Jitter only lowers bandwidth. It cannot eliminate the channel. What's more, if such jitter were random, it would destroy the ability to debug many classes of critical hardware bugs. A month ago, I gave an overview of the problem from a hardware design viewpoint, and what to expect with true fixes. TL;RD: expect major price jumps to (mostly) maintain performance.

          1. MacroRodent

            The Singularity

            We have clearly reached the Singularity. No, not the Kurtzweill one, but a situation where the combined complexity of processors and OS means every patch creates at least as many bugs as it fixes. From now on, there is no reliable computing, unless you are willing to simplify radically.

  8. chivo243 Silver badge

    I'll wait

    for proper updates from the manufacturers. At least they tried it on one of their systems before shoveling it out the door...

    1. G2

      Re: I'll wait

      you assume that they had systems to test the updates on in the first place... or that they bother to publish updates.

      These days if a system is older than 12/24 months then most of them consider they no longer have any responsibility so they shovel out the door any remaining systems to sell as "manufacturer-refurbished".

  9. a handle

    Microsoft are you being evil again ?

    Microsoft's March 2018 Windows Update removes Virtual Network adapter, and creates a new default one, this loses IP settings if they are static. I believe this has been the cause of many systems outages, it broke our "test" servers. Here are the prerequisites if you've not applied March's updates already:

    Microsoft did similar things to earlier Windows and Office versions towards their end of life too. It is mafia style, poor morals and very unethical.

  10. JakeMS
    Thumb Up


    "Except that March update didn't fully seal the deal: the bug remained in the kernel, and was exploitable by malicious software and users."

    Did they even test if the update worked then? I mean you make a patch, surely you should check to see if it did what you wanted it to do?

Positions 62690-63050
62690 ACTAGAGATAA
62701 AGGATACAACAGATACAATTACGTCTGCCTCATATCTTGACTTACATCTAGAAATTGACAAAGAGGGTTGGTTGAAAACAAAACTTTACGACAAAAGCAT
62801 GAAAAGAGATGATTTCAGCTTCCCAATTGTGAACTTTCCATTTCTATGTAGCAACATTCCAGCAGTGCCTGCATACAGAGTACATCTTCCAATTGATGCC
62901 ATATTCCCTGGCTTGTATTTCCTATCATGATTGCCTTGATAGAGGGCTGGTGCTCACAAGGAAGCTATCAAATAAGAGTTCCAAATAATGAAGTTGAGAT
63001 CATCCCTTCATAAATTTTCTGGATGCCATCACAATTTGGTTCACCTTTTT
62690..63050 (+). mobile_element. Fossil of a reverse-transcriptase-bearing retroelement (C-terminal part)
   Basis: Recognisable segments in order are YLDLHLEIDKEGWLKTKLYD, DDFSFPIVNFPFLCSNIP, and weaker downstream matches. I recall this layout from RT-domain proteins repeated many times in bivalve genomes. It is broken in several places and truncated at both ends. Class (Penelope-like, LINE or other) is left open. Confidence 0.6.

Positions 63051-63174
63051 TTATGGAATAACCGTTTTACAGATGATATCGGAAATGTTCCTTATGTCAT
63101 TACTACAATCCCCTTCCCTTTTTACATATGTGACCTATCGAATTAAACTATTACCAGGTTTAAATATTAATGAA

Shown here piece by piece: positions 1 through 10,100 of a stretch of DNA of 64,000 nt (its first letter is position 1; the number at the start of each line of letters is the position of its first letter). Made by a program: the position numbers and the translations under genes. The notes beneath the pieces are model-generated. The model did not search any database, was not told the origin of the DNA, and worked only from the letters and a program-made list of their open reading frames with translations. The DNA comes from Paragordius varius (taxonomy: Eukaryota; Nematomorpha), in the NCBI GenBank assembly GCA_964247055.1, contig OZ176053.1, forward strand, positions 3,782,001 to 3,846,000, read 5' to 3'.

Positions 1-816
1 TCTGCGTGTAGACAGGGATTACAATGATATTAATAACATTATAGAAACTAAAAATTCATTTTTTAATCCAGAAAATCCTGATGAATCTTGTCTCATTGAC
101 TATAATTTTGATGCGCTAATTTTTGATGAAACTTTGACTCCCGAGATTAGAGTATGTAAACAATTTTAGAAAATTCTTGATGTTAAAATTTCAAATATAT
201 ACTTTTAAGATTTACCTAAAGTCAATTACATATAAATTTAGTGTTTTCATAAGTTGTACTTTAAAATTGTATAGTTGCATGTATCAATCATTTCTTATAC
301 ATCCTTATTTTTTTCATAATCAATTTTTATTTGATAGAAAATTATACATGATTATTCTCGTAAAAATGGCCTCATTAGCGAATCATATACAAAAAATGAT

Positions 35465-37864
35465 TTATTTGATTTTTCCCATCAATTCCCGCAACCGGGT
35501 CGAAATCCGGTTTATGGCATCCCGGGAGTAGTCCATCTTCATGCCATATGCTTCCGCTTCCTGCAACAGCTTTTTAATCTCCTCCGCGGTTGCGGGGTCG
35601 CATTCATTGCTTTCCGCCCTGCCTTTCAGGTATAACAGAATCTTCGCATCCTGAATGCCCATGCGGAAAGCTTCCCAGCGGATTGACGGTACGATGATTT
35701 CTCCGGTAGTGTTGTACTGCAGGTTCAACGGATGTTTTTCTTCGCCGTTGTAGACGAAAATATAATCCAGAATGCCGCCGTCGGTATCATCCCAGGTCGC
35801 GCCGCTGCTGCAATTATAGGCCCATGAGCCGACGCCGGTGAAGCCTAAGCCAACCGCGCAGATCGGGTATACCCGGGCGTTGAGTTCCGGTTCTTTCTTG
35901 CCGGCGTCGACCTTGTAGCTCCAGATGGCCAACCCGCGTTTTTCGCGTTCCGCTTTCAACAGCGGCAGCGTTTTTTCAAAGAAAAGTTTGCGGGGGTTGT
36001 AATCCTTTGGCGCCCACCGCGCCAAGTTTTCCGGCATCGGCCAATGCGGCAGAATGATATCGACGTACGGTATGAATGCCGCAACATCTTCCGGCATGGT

1. Grikath

      Re: Testing?

      They did test it... against the original problem..

      This one was introduced by someone who forgot to reset a flag ( presumably set for testing/debugging purposes.), which opened up ...well.. everything...

      Not a failure to solve the problem, but introducing a new vulnerability in the same area by simple, stupid, human error. Like leaving the stock admin login untouched in an installation.

    2. Nolveys

      Re: Testing?

      I mean you make a patch, surely you should check to see if it did what you wanted it to do?

      That's exactly what they did, they installed their patch on their millions of test machines located in homes and businesses all over the world. Then they learned that they fucked it up and tried again. And again.

    3. GrapeBunch

      Re: Testing?

      @JakeMS. I'm sure that the patch did exactly what MS wanted it to do.

  11. Captain Badmouth

    Patching hell...

    I'll wait for the patch for the patch for the patch for the patch.


    1. ecofeco Silver badge

      Re: Patching hell...

      Patch Adams?

    2. Captain Badmouth

      Re: Patching hell...

      I'll wait for the patch for the patch for the patch for the patch.


      On second thoughts...

  12. Stevie


    logged-in users could now access and modify any part of physical RAM

    This is exactly how the NRA suggests we fight gun violence in schools.

    Large world.

  13. Anonymous Coward
    Anonymous Coward

    Got there in the end

    > So gg Microsoft. You got there in the end.

    You're assuming this patch finally fixes everything. :-)

  14. Milo Tsukroff

    Keep laughing

    I keep laughing ... If it's not COBOL, it's not stable.

    I'll get my coat. It's the one with the Magic Brain Calculator in the pocket.

    1. Anonymous Coward
      Anonymous Coward

      Re: Keep laughing

      MT mentioned COBOL.

      Pascal rules, COBOL drools.

  15. PhillW

    So how come, if it such an important update, that windows update is not picking it up? (as of 8:30 on 31st march)

  16. amanfromMars 1 Silver badge

    Happy Easter Egg

    On the other hand, writing kernel-level memory management code is an absolute bastard at times, so you have to afford the devs some sympathy.

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    As a Universal Tool is your Great Use of IT Absolutely Vital and Critical to Counter and Vanquish Any and All choosing an Ignorant Foe who would/could be both Foolish and Mad Enough to Weaponise Space with Heavenly Order to Command and Control.

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    Ciao, for Now.

    1. Updraft102 Silver badge

      Re: Happy Easter Egg

      That is an *awfully* long title. I can only imagine how bad the article must be.

  17. Anonymous Coward
    Anonymous Coward

    Unfortunately, WSUS logic for 4100480 seems broken. I have 115 x64 Win7 machines with the Jan., and Feb., Security Only rollups installed, but only 4 show 'update needed' for 4100480.


    3 separate users reporting this issue.